Why My FIRE Number Keeps Changing

My wife and I discovered the FIRE movement about three years ago. We’ve always been decent budgeters, savers, etc., but three years ago was when it really clicked for us… “We can retire early!”

It all came down to us figuring out our “FI number” and realizing it was reachable in our 40s.

Why the 4% Rule for Retirement Doesn’t Always Work

Most FIRE enthusiasts follow the 4% rule of thumb to figure out how much money they will need for retirement. It’s pretty simple, you just take your annual expenses, multiply them by 25, and there you have it — that’s your FI number.

That’s a great rule when you’re first starting out, but as you grow older and life throws you more changes, you realize that your FI number is actually a moving target. It changes as your future expenses change.

The reason my wife and I don’t have an exact FI number is because we don’t know what our exact future expenses are gonna be. There are too many variables. And not just small variables, BIG ones, like:

  • We currently don’t own a home. We’ve accounted for rent, but this number could change drastically.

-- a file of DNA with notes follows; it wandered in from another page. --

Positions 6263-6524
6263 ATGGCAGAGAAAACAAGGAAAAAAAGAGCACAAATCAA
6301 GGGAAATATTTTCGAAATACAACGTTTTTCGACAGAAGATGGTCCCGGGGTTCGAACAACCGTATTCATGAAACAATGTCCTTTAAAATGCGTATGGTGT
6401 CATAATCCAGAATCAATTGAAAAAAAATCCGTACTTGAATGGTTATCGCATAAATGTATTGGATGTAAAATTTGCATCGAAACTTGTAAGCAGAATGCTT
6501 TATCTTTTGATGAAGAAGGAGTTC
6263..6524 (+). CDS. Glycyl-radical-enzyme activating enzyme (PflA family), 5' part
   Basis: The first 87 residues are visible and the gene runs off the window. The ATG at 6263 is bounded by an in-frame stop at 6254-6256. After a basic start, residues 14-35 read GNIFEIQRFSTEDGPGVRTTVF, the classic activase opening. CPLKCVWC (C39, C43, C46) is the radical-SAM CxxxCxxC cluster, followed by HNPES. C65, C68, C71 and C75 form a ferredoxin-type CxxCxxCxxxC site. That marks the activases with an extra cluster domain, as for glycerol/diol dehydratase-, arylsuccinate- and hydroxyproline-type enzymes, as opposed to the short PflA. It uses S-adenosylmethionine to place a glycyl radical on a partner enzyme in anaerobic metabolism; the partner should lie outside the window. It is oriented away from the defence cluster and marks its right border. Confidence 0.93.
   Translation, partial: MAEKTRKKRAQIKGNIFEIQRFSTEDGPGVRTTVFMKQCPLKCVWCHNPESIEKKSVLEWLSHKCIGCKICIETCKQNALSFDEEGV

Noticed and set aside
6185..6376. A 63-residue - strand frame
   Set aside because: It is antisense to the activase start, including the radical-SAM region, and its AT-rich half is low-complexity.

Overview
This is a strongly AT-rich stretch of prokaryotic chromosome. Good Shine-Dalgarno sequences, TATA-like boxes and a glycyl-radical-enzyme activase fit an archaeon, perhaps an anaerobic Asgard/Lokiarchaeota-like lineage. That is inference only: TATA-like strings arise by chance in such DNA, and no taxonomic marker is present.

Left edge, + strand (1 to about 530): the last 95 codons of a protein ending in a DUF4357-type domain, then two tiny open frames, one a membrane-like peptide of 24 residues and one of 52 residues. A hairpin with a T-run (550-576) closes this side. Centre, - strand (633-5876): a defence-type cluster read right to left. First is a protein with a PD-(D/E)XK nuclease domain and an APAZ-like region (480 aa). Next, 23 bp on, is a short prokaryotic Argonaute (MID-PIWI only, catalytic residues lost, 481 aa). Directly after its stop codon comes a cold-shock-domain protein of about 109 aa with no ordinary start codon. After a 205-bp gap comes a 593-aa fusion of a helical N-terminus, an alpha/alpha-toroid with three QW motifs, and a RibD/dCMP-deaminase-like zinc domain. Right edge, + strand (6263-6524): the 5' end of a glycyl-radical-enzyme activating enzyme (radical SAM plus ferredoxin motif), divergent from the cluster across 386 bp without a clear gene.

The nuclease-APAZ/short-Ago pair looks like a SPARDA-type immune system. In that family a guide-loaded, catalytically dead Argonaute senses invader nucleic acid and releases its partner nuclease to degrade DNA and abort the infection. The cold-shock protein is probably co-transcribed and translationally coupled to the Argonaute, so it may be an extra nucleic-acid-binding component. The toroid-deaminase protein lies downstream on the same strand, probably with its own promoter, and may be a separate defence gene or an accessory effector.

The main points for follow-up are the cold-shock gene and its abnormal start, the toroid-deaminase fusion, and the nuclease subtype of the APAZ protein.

• We don’t know which city we’ll live in. Heck, we don’t even know which country we’ll live in.
  • Health care costs are a huge unknown.
  • We don’t have kids yet. No clue how much they will cost.

Each of these expense variables has a 25x impact on how much we need to save for comfortable retirement. So, instead of shooting for an exact magic number, my wife and I are mostly shooting for a “range.”

Here are our thoughts and some rough calculations…

Figuring Out Our FI Number: Constants and Variables

Before jumping into what we don’t know, here’s some of our living expenses we kinda do know. These are annual expenses based on what we reckon will be a fairly comfortable lifestyle for us.

Food: $6,000

Booze: $3,000

Internet: $840

Phones: $1,200

Cars: $2,400

Gifts/Charity: $5,000

Pets: $2,000

Amusement: $1,200

Travel: $5,000

Miscellaneous: $2,400

TOTAL: $29,040

I’m a round numbers guy, so let’s just call this $30,000 per year in fixed and constant living expenses. (Yes, this number will increase with inflation year after year. At this point, all I care about is Year 1 numbers in retirement.)

$30k x 25 = $750k needed in retirement funds to cover these expenses.

OK, so now we have to add in 3 x variables… Housing, health care, kids.

Housing and Future Rent Guesstimates

Since my wife and I aren’t ready to buy a house, we’ll include monthly rent in our living expenses. This is where ranges come in, depending on the city we want to live in and size of our house.